India: Doctors not convinced of 'safe radiation'

zondag, 21 juli 2013 - Categorie: Artikelen

Bron: .
19 juli 2013

KOLKATA: Top city doctors and researchers don't share the confidence of cellular operators or even government officials that there is no health hazards associated with mobile towers. They believe that stricter radiation norms need to be enforced and the industry needs to fund research on the subject.

According to Shyamal Kumar Sarkar, head of the department (Radiation Oncology), Medical College, the International Agency for Research on Cancer classified mobile-phone radiation under Group 2B or in the 'Possibly Carcinogenic' category. ''We don't have any definite proof as yet. There are 4.5 lakh mobile towers in India and something that people should know is that they shouldn't use their cell phones for more than 10-24 minutes a day. A distance of 50-300 metres from a mobile tower falls within the high-radiation zone. India has higher exposure limits than many countries. Only time will tell the kind of damage that will take place. Monitoring agencies are more concerned about the thermal effects but the non-thermal ones are what we are more concerned about,'' he explained.

The doctor pointed to how Blood Brain Barriers, which are supposed to prevent the flow of toxins into the brain, are liable to get affected due to radiation. If the rate of damage to DNA is higher than the rate of DNA repaired, the risk of cancer increases. He also spoke of irreversible infertility and the risk to children.

''Many people complain of Tinnitus and Ringxiety. Such people have ear trouble and a constant ringing in their ears wakes them up in the middle of the night. Children and teenagers fall in the high-risk group. They are five times more susceptible to brain cancer if exposed to radiation. There have been studies that reveal how birds and insects have been affected due to radiation. Maybe, a bit of revaluation of test results on humans needs to be done,'' Sarkar said.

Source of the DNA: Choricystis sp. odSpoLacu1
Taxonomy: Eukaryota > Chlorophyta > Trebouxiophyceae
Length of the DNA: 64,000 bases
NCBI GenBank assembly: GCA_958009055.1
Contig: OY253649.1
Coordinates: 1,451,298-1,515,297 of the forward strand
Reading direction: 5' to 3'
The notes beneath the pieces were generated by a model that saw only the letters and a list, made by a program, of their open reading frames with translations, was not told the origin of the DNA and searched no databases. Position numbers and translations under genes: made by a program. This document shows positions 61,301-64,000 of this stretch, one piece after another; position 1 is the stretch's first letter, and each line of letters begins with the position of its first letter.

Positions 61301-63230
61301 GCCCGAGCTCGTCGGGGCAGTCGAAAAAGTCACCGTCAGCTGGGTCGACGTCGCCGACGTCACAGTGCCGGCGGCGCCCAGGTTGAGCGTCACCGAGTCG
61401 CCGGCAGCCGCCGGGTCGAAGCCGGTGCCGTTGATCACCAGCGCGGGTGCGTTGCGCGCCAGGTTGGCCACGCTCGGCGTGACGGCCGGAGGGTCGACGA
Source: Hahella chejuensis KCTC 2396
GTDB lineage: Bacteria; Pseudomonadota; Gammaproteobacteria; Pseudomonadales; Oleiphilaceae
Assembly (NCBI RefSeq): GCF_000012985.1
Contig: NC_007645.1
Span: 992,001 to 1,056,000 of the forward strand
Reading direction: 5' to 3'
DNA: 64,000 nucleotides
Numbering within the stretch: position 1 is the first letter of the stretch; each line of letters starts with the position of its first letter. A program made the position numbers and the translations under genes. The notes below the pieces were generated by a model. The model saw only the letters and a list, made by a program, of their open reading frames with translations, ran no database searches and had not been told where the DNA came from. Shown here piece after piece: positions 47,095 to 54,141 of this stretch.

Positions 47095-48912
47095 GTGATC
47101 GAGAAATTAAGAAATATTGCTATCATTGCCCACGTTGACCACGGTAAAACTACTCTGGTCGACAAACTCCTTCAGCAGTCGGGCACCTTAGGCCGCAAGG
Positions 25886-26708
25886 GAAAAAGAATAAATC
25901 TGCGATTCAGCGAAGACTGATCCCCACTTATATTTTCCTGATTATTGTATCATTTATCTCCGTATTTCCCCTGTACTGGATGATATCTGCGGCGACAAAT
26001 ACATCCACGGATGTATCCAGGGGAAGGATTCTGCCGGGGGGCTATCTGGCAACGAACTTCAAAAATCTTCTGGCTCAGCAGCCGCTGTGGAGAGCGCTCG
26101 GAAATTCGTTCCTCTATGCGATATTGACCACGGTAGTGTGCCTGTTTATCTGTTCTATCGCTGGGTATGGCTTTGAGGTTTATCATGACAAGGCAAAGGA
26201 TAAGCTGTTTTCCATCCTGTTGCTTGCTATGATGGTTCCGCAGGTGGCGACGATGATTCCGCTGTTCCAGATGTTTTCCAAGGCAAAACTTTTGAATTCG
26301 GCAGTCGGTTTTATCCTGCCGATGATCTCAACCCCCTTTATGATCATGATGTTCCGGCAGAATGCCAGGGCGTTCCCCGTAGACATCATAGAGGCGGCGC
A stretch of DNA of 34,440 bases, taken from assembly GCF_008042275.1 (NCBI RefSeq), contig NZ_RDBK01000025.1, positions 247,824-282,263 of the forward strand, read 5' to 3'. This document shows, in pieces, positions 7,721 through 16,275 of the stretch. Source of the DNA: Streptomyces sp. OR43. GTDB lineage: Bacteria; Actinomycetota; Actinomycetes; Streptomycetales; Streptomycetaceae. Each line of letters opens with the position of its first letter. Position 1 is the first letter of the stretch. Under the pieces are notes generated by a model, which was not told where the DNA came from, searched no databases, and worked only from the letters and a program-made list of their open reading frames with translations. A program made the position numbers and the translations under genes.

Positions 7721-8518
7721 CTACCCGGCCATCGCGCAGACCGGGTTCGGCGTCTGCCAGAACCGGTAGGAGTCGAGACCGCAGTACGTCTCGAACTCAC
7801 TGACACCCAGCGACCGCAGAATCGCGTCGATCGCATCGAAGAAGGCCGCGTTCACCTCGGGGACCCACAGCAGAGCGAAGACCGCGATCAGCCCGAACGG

He was speaking at a workshop on electro magnetic fields and cellular telephony organized by the Bengal Chamber. Sarkar's figures were questioned by Vikram Tiwathia, ADG, Cellular Operators Association of India, who was the chairperson of the session. The audience didn't take too kindly to this reaction. Neither did Prof Bhaskar Gupta, electronics and telecommunication engineering department, Jadavpur University, like Tiwathia's attempts to refute the doctor.

''Conclusive evidence is not always available. Researchers are still not very sure what causes cancer or they would have succeeded in preventing the disease. This doesn't mean that the possible causes of cancer should be promoted. If possible, no chances should be taken,'' Gupta said.

According to Prof Bhabotosh Biswas, HOD, cardiothoracic vascular surgery, R G Kar Medical College and Hospital, palpitations are noticed if mobile phones are kept closer to the heart. ''Along with disorders like burning and tingling sensation, fatigue, sleep disorder and dizziness, people complain of palpitations. Such people have no history of heart disease. Cell phones could be responsible. I have seen palpitations in people with mobile phones in their pockets. There is possibility that the brain is also affected. Till there is conclusive evidence, mobile phones should be kept away from the heart. The only way to reduce exposure is to reduce usage,'' he said.

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